Dr. Masaki Uchiyama, M.D., led the Japanese research team at Tokyo Medical University as they surveyed 1,030 alopecia areata patients over the course of 3 years. During that time, researchers evaluated the improvement or cure rate of the participants as they engaged in different hair loss treatments for alopecia areata symptoms. Specifically, researchers noted the following:

1. Severity: The degree to which hair loss affected the body was measured, including the number of affected areas as well as their size and proximal location on the body.

2. Treatment: The method of treatment was noted for each patient, giving researchers a cross-section of different treatment modalities to analyze.

3. Improvement: During the 3-year period, researchers assessed the regrowth of body hair for each participant, specifically by noting the regeneration of vellus hairs.

4. Cure Rate: Instances in which symptoms of alopecia areata were “cured” were also recorded.

As the study drew to a close, Dr. Uchiyama’s team found that patients who exhibited regeneration of vellus hairs also showed a significantly higher improvement in the reversal of alopecia areata symptoms. In general, these improvements meant hair regeneration. In some cases, however, improvements translated to the complete reversely of hair loss.

Most noteworthy, however, is the following: The rate of improvement (or cure) was affected by neither the chosen treatment method nor the severity of the patient’s unique condition.

“Our study suggested that there was no statistically significant influence of the initial treatment modalities on the prognosis of AA patients with severe hair loss, including both RPAA and chronic persistent AA,” Dr. Uchiyama and his research team concluded (i).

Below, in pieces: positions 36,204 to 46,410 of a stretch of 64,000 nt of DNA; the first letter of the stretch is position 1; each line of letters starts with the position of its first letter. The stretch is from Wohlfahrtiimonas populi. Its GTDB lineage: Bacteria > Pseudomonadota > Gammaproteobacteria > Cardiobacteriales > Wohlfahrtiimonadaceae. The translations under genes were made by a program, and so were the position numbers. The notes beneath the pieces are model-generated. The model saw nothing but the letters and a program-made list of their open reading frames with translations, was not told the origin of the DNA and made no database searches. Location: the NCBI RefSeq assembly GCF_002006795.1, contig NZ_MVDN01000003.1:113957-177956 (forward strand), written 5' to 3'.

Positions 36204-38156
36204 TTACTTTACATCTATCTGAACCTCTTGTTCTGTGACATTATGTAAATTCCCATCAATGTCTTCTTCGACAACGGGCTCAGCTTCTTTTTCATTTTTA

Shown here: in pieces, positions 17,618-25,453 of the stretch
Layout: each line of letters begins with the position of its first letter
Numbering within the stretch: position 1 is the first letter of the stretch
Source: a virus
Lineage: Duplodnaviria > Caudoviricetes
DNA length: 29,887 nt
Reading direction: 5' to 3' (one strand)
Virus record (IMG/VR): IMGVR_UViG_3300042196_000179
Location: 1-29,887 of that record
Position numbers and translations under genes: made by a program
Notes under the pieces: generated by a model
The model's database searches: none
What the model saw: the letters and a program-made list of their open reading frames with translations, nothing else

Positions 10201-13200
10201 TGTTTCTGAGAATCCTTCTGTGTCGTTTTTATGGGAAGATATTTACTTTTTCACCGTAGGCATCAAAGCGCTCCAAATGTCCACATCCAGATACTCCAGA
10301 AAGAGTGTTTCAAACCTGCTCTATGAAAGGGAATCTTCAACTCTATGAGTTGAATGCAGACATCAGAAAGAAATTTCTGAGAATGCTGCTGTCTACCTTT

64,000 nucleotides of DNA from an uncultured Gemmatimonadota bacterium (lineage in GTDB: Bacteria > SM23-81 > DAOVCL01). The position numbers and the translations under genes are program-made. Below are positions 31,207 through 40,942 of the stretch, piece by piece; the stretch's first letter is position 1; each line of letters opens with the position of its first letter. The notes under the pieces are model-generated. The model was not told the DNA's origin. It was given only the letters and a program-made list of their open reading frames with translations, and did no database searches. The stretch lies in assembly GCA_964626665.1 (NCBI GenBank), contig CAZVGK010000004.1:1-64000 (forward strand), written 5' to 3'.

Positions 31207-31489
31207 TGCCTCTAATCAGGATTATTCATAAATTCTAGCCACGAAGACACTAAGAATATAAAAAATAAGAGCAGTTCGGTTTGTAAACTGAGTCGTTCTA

Understanding Alopecia Areata

To learn more about alopecia areata, readers are invited to review the Frequently Asked Questions (FAQ) guide below:

1. What is alopecia areata?

Alopecia areata is a unique type of hair loss characterized by rounded patches of concentrated baldness. These patches may occur on the scalp as well as other parts of the body. Concentrated areas of hair loss may occur simultaneously, affecting different parts of the body at the same time.

2. What are the symptoms of alopecia areata?

Symptoms for alopecia areata may differ from patient to patient, however they generally include:

  • Small, rounded bald patches on the scalp or other areas of the body.
  • Exposed skin is typically ‘normal’ in appearance, exhibiting no sign of scarring, discoloration, agitation, or irritation.
  • Hair loss may occur at different areas, at different times.
  • Hair regrowth may occur at different areas, at different times.
  • Hairs exhibit an “exclamation” shape, meaning they get narrower towards the base (scalp).
  • Tingling/ pain may be experienced at the affected area.
  • Condition may go into ‘remission’ for a period of time, during which symptoms are not noticeable.

3. What are the causes of alopecia areata?

Researchers are still studying alopecia areate to better understand the root causes of the condition. Though research is still ongoing, it appears that the condition may be caused by two main factors:

  • Heredity: Often times, alopecia areata is more common for individuals whose family members experience symptoms as well. This has led researchers to suggest the condition may be inherited genetically.
  • Autoimmune disease: Researchers also believe that the underlying cause of alopecia areata may be an autoimmune disease. In this scenario, the individual’s own immune system, specifically the T cells, attack the hair follicles and suppress growth.

4. How is alopecia areata diagnosed?

Alopecia areata is best diagnosed by a licensed dermatologist or skilled hair transplant surgeon. Typically, a simple and painless hair loss evaluation will diagnose the condition while also mapping the proper course of treatment.

Sources for this report include:

(i) “Rapidly Progressive Alopecia Shows Favorable Prognosis.” Published on Medicalxpress.com. Accessed November 26th, 2012.